Senator Aida Avella of the Patriotic Union (UP) also fiercely criticized the law and called it unconstitutional. “It redefines the concept of proportionality in order to give a license to kill, thereby placing private property above human life,” said Avella. She also pointed out that the law also modifies other norms so that the principles of “presumption of innocence” and “legitimate defense” can be appealed in advance by the police and military involved in any act of violence.

Senator Roy Barreras of the Social Party of National Unity denounced that “what has just been approved criminalizes protest, legitimizes justice by its own hand, legalizes forms of urban paramilitarism. It authorizes the shooting of young people and Indigenous people. It legalizes citizens who want to shoot as if they were ‘good people’ against other citizens.” Barreras also warned that the law “authorizes arbitrary detentions under the pretext of conviction for protection, and legalizes massacres such as that of the children of Llano Verde in Aguablanca who dared to raise their kites on a private property.”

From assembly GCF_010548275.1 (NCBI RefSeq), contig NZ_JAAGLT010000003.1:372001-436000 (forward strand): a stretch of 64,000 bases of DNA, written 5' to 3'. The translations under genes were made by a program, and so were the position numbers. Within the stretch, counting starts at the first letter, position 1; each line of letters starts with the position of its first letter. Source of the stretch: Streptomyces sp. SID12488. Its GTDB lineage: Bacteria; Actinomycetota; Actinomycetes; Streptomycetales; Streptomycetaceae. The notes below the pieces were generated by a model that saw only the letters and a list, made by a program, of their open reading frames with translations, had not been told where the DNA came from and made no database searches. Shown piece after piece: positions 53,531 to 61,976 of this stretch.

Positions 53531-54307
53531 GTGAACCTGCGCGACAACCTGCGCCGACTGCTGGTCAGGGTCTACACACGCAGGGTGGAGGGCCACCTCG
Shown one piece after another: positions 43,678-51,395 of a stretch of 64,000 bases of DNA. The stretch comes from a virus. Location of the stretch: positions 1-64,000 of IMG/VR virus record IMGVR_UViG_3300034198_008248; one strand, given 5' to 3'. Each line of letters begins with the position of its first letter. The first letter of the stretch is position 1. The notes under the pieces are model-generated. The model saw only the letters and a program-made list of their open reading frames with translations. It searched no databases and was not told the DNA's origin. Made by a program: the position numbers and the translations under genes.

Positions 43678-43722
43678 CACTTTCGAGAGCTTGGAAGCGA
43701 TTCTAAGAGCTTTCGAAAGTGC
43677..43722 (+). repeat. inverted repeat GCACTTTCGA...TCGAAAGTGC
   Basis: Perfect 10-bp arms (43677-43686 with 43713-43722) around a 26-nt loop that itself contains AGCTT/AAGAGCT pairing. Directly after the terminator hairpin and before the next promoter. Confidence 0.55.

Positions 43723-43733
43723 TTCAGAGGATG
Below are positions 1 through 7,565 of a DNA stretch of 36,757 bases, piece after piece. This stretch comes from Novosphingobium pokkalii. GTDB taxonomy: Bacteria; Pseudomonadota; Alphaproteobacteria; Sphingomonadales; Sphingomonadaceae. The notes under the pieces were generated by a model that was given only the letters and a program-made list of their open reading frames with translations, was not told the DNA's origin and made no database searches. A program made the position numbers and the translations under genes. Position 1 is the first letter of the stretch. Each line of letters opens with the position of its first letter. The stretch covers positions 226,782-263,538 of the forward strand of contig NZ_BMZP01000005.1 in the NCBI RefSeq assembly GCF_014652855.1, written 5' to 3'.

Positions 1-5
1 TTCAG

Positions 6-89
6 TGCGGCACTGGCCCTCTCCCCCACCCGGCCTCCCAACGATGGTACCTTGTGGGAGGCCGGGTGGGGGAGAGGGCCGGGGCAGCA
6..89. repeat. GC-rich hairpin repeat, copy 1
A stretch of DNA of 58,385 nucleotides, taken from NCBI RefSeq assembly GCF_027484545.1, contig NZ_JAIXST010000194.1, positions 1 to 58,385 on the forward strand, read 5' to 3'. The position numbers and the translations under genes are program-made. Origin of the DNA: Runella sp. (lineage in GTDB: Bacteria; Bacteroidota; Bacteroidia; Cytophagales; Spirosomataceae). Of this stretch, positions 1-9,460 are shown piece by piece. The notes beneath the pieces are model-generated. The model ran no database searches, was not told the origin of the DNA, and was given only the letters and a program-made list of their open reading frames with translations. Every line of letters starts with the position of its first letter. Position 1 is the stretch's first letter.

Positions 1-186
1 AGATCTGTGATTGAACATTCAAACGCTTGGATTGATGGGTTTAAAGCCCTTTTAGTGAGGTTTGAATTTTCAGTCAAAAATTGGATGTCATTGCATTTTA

Senator Gustavo Petro and future presidential candidate of the Colombia Humana party said that the bill proves the government support paramilitarism. “You know what the government’s security bill shows? It shows that they have always believed in paramilitarism,” tweeted Petro.

Senator Sandra Ramirez of the Comunes party also rejected the bill, calling it “dangerous,” as it “violates the human rights of Colombians.”

The CODHES also rejected the said law. The organization warned that the law “criminalizes actions carried out within the framework of social protests; legitimizes the use of force (even lethal) by individuals with the status of privileged legitimate defense; and promotes punitive populism, creating crimes and aggravating factors without analyzing implications for the penal system or of its true objective, effect, in the face of crime.”